Creative Self-Disruption

LAGUNA BEACH – Like many readers, I still vividly recall when Nokia was the dominant player in mobile phones, with over 40% of the market, and Apple was just a computer company. I remember when Amazon was known only for books, and when dirty taxis or high-priced limousines were the only alternative to public transport or my own car. And I recall when the Four Seasons, Ritz Carltons, and St. Regises of this world competed with one another – not with Airbnb.

Now, I may be old, but I am not that old. These changes happened recently – and fast. How did they occur? Will the pace of change remain so rapid – or even accelerate further? And how should companies respond?

An industry can be transformed by top-down economic, financial, political, and regulatory changes. But companies like Airbnb, Amazon, Apple, and Uber exemplify a different kind of transformation: agile players invade other, seemingly unrelated industries and brilliantly exploit huge but previously unseen opportunities. Importantly and counter-intuitively, doing so serves their own core competencies, rather than those of the industry that they seek to disrupt.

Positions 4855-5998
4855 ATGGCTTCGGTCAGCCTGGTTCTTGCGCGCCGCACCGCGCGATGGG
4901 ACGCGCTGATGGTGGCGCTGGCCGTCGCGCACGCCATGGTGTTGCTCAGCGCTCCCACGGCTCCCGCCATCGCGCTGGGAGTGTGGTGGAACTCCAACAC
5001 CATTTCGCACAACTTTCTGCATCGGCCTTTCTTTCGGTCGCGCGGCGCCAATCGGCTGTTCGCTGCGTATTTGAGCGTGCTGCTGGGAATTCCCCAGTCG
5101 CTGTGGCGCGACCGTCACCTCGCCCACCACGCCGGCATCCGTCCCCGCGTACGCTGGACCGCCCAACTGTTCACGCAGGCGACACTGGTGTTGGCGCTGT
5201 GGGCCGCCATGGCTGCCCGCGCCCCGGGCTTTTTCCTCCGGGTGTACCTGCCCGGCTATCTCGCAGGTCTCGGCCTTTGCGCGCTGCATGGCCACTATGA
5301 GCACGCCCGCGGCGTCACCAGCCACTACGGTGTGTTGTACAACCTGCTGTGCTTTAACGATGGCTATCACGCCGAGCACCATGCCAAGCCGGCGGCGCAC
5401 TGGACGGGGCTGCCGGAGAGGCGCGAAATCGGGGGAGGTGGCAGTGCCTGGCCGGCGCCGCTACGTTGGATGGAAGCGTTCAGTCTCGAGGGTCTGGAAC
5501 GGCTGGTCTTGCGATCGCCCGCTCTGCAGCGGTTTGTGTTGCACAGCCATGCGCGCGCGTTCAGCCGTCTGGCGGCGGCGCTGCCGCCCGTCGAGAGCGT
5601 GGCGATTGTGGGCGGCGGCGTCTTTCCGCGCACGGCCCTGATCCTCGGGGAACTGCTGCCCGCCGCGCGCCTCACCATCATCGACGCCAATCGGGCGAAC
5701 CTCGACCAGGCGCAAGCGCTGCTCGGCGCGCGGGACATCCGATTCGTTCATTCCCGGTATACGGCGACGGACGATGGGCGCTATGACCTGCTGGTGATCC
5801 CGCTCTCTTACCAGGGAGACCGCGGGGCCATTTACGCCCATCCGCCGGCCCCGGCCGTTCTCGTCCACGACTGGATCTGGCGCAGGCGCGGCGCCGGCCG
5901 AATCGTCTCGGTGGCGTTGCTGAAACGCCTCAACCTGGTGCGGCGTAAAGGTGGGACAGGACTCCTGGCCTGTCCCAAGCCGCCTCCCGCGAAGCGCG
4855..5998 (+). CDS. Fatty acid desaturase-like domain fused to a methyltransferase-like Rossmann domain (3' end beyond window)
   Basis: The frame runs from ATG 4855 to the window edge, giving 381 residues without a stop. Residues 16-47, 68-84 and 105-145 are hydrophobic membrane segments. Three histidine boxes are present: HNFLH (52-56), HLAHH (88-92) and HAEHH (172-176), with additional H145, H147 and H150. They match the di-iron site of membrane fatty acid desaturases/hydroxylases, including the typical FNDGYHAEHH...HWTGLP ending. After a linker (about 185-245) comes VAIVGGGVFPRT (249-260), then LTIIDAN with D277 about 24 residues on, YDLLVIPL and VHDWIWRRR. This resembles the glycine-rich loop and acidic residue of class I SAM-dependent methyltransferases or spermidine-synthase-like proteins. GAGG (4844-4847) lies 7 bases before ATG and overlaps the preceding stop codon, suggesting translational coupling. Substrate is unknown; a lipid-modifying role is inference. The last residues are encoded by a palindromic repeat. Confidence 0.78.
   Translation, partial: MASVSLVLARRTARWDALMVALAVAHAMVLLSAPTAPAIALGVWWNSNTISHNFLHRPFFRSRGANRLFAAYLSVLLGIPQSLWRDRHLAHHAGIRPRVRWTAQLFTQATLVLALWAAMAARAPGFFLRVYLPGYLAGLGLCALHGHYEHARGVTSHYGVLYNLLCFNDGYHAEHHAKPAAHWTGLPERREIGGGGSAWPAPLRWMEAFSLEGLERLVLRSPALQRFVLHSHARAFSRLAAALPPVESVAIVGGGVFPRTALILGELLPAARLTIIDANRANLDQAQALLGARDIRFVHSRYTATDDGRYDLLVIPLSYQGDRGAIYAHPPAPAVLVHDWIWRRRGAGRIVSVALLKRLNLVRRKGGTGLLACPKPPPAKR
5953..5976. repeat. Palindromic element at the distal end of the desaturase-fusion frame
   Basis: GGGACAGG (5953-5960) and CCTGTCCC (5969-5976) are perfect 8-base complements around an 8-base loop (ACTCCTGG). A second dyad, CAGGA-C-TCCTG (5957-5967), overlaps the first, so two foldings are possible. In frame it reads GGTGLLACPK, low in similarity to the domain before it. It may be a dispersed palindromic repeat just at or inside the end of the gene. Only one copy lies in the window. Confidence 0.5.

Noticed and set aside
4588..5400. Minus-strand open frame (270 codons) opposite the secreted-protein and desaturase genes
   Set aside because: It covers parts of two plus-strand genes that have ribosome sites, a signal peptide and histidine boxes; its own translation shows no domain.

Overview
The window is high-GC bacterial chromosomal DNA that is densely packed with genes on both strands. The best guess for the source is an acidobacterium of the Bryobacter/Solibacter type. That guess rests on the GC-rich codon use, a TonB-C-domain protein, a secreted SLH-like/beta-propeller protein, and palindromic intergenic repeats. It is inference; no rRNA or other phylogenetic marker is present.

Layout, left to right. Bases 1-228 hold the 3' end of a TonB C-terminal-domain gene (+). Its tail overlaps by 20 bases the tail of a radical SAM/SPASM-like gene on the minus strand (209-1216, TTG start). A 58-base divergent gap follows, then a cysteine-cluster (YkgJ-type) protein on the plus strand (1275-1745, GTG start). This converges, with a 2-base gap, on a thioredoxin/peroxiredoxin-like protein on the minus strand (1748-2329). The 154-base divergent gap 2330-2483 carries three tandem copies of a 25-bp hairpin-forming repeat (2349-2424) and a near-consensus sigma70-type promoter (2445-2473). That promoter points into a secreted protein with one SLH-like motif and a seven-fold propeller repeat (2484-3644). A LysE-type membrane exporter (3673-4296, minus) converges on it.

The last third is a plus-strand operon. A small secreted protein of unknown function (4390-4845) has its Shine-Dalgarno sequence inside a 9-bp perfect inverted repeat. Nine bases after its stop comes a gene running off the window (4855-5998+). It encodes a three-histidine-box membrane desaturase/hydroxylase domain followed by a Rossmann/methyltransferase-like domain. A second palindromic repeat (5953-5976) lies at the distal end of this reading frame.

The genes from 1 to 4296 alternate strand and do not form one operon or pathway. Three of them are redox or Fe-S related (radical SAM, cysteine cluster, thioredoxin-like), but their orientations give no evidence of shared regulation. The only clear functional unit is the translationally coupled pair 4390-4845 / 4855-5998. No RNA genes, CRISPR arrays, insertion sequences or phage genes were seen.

Indeed, rather than using existing approaches and processes to compete, these entrants created radical new game plans, rewriting the target industry’s rules. Their creativity and passion enabled them to subdue – and in some cases even destroy – less adaptable giants remarkably quickly.